You know that "fifty page" rule (rule in the loosest of definitions), I think I am going to use it. My own version of it anyway. Fifty pages is about how far into most books I need to get before I'm sure I am going to settle down with a story. Enough pages to know whether it is a story I like that and likely will click with me. So fifty pages it will be before a new read shows up on my sidebar. Hopefully by then it will be a "keeper" and one of the few goals I am going to have in the coming year will be to try and stay focused on whatever book happens to be in hand at the moment (and hopefully will stay in hand until I get to the end).
I have to say I am almost giddy with happiness at the prospect of a few new reads (this being the first of several--will share the others soon). I've gotten a few 'obligation' reads out of the way and finished a couple of books (hopefully will be writing about them in the coming week or so), as well as am mostly finished with class reading (at least am done with class discussion of books), and now I need something new. As much as I want to chip away at my pile of 'languishers', I've decided I need to give into whim sometimes, too. Not always wait for an excuse to start a new book, particularly one I have really been wanting to read (but always waiting for that 'right' moment--which never seems to come). And C.J. Sansom's Dominion is one of those books.
Dominion is a very hefty book--over 700 pages (including a very interesting looking bibliographical note which has lots of references to other books Sansom must have used in his research), but the type is nice and legible--not too tiny and not covering the page from edge to edge creating a massive block of type that mostly ends up intimidating me. If all the blurbs are correct, I think this will be a real page turner and so all those many pages will be pure pleasure.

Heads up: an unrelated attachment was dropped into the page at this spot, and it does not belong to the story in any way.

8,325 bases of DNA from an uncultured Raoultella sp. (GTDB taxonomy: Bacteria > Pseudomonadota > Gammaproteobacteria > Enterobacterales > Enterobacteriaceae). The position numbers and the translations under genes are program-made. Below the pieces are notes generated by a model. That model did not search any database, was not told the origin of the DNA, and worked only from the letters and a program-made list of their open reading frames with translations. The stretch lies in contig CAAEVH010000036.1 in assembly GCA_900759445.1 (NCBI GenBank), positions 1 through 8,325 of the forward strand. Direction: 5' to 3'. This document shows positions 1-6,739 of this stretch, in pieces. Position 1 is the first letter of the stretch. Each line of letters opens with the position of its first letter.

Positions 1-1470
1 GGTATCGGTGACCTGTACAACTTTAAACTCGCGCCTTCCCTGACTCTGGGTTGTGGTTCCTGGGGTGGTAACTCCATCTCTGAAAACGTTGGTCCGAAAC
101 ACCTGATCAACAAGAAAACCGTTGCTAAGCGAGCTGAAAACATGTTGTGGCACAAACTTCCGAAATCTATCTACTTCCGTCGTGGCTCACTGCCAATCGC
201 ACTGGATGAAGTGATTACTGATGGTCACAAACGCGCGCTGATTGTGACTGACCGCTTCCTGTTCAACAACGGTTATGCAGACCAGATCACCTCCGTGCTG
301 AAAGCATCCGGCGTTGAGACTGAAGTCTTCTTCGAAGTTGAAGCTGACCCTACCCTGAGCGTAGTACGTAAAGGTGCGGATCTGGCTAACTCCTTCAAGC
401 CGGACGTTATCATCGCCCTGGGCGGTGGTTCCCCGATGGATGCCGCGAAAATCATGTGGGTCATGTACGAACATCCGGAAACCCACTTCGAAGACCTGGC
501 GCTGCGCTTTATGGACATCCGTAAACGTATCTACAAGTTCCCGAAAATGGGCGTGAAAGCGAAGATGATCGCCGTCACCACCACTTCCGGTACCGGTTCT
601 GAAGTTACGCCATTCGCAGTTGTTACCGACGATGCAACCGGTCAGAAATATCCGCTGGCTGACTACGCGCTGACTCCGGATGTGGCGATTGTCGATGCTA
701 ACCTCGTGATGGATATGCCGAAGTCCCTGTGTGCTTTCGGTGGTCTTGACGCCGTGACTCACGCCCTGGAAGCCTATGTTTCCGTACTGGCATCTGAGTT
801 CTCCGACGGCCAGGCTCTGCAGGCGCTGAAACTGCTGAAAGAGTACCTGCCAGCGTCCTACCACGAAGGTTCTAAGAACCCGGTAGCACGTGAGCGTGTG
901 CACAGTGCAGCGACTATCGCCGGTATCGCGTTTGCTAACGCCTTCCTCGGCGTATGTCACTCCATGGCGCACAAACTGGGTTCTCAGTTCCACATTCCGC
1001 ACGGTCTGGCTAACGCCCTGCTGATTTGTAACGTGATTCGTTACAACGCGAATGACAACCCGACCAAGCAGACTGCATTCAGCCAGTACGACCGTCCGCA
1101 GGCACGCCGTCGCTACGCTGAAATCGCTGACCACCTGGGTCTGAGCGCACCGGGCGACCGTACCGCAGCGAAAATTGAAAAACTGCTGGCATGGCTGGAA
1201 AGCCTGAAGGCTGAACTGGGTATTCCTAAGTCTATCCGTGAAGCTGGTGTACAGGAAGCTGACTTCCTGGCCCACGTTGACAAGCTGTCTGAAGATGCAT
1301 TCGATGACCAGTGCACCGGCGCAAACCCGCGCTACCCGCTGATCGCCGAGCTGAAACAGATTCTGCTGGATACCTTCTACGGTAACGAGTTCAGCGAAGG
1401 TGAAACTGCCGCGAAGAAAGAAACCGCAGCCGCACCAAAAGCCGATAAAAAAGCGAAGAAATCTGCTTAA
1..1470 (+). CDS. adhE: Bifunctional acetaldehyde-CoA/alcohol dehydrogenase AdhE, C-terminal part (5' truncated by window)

If those first 50+ pages are anything to go by, I think this will indeed be a good story to lose myself in and perfect vacation/holiday read. The main story begins in 1952 with references that go back in time as explanation for how and why Britain has ended up as part of the German Reich. The events take place over the course of a year or so.
This is an alternative history story. It is a 'what if' story where nothing has turned out as we know it. England pulled out of France after the defeat of Dunkirk. And in this story they gave into the Fascists and didn't return to fight another day. Churchill is the leader of the Resistance. Lord Halifax is the Prime Minister and the Queen a young woman.
I'm not sure I have all the political aspects of the story, or the government quite straight yet (Hitler is suffering from Parkinson's and stays mostly out of the limelight), but it's David Fitzgerald and his wife Sarah who the story is mostly going to concern itself with. David is a civil servant working in the Dominion offices and gets pulled into the Resistance. He is using his work connections to spy on the government and pass on information. Sarah is a pacifist and stays at home (as all patriotic women are meant to do). Not long ago they lost their only son in an accident. So that is the set up so far.
My teaser is an intriguing one, because David is a Jew. And no one knows. Not even his wife.
"He knew under the law he too should have worn a yellow badge, and should not be working in government service, an employment forbidden to Jews. But David's father, twelve thousand miles away, was the only other person who knew his mother had been that rare thing, an Irish Jew. And half a Jew was a Jew in Britain now; the penalty for concealing your identity was indefinite detention. In the 1941 census, when people were asked for the first time to state their religion, he had declared himself a Catholic. He had done the same thing whenever renewing his identity card, and the same again in the 1951 census, which this time also asked about Jewish parents or grandparents. But however often David pushed it all to the back of his mind, sometimes, in the night, he work up terrified."
Already the plot thickens and by making David Jewish it all becomes all the more suspenseful.
I really must stop worrying about finding 'excuses' to read the books I really want to read. Do you do that, too? Think you will read X as soon as you finishe Y and Z, because they need to be read for some other reason (other than pure pleasure). I think this one's going to be a good one and am so glad I picked it up.